Scott Monty - Strategic Communications & Leadership Advisor

Scott Monty - Strategic Communications & Leadership Advisor

Modest doubt is call’d
The beacon of the wise, the tent that searches
To the bottom of the worst.
- William Shakespeare, Troilus and Cressida, Act ii Sc. 2

If you've missed the whole Facebook Beacon dustup, here's a quick recap of what went wrong. Boiled down, it goes like this: the new program Facebook is running shows the details in your news stream of your purchases with any of the 22 or so Facebook partners who are part of the Beacon program (Overstock.com, Fandango, Zappos, etc.), so your Facebook network knows what you've been doing.

Kind of creepy, right? Well, the public first reacted with modest doubt, then became vehement over what can only be described as a huge lapse in judgment by Facebook. At first, Facebook gave only passing mention that your details would be shown, then the gradually released more information - but the problem was, there was no way to opt out (or in, for that matter).

To their credit, Facebook has listened.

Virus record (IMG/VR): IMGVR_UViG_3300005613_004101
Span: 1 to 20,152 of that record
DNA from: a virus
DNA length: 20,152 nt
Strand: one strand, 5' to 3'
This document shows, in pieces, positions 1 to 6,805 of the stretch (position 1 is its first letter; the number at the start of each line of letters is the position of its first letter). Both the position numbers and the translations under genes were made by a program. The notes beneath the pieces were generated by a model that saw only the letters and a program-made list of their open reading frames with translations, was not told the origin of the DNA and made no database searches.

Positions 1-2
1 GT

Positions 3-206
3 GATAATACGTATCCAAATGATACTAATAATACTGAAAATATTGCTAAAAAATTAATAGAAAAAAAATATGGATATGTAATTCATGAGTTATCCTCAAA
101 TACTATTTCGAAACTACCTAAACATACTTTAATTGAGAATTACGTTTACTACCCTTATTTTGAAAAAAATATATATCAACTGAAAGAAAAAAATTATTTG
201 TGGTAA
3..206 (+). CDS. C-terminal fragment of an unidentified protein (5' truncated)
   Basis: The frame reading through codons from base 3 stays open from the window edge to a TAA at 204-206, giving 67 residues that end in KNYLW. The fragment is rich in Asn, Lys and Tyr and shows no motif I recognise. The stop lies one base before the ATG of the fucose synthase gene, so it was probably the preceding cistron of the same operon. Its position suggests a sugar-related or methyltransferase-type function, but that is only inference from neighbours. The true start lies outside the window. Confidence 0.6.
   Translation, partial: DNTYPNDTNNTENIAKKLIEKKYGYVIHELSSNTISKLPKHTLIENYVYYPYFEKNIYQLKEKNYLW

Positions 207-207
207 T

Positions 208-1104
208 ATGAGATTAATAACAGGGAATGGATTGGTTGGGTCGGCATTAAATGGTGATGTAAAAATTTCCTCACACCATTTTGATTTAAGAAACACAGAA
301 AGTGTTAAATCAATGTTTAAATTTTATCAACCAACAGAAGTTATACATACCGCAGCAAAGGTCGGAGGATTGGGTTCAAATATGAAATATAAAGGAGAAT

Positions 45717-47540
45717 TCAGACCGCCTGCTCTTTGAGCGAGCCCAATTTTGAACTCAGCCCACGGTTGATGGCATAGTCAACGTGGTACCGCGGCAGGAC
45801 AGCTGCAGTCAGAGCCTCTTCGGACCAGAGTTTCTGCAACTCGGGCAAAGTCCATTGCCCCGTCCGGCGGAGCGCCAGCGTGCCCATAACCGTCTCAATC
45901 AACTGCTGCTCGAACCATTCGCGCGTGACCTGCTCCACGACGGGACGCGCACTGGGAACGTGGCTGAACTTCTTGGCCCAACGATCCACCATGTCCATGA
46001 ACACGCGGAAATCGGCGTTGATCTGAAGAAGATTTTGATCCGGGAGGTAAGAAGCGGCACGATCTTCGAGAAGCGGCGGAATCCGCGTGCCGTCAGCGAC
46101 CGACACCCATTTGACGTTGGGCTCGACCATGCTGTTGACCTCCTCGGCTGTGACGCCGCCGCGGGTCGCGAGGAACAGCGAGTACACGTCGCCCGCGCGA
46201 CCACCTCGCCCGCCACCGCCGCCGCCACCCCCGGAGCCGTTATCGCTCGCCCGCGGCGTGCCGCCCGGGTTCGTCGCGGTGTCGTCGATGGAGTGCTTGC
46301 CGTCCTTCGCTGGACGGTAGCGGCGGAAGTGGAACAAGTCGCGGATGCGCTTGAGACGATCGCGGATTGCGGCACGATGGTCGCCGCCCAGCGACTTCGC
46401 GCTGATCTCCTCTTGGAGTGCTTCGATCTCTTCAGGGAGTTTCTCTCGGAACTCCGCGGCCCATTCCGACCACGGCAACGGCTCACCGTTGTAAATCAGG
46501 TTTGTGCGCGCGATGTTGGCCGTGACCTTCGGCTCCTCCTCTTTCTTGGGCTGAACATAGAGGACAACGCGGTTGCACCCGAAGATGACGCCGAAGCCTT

The New York Times did a great job illustrating the Evolution of Facebook's Beacon. Visually, the evolution looks like this:

The latest update is that the two-day deadline on replying is gone. Now, if you don't respond, you're assumed to have opted out. But this is not a blanket opt-out, just an opt out on a particular transaction.

Update: Facebook has changed the requirements so that you can opt in or out of each partner program. Hat-tip to Jeremiah for that one.

Is this enough? Has Facebook saved itself with this evolution, or do they need to go further? I'd argue that they at least need to do a little more research or bring someone on board who understands the user experience when designing notifications. I'd be interested to hear your thoughts.

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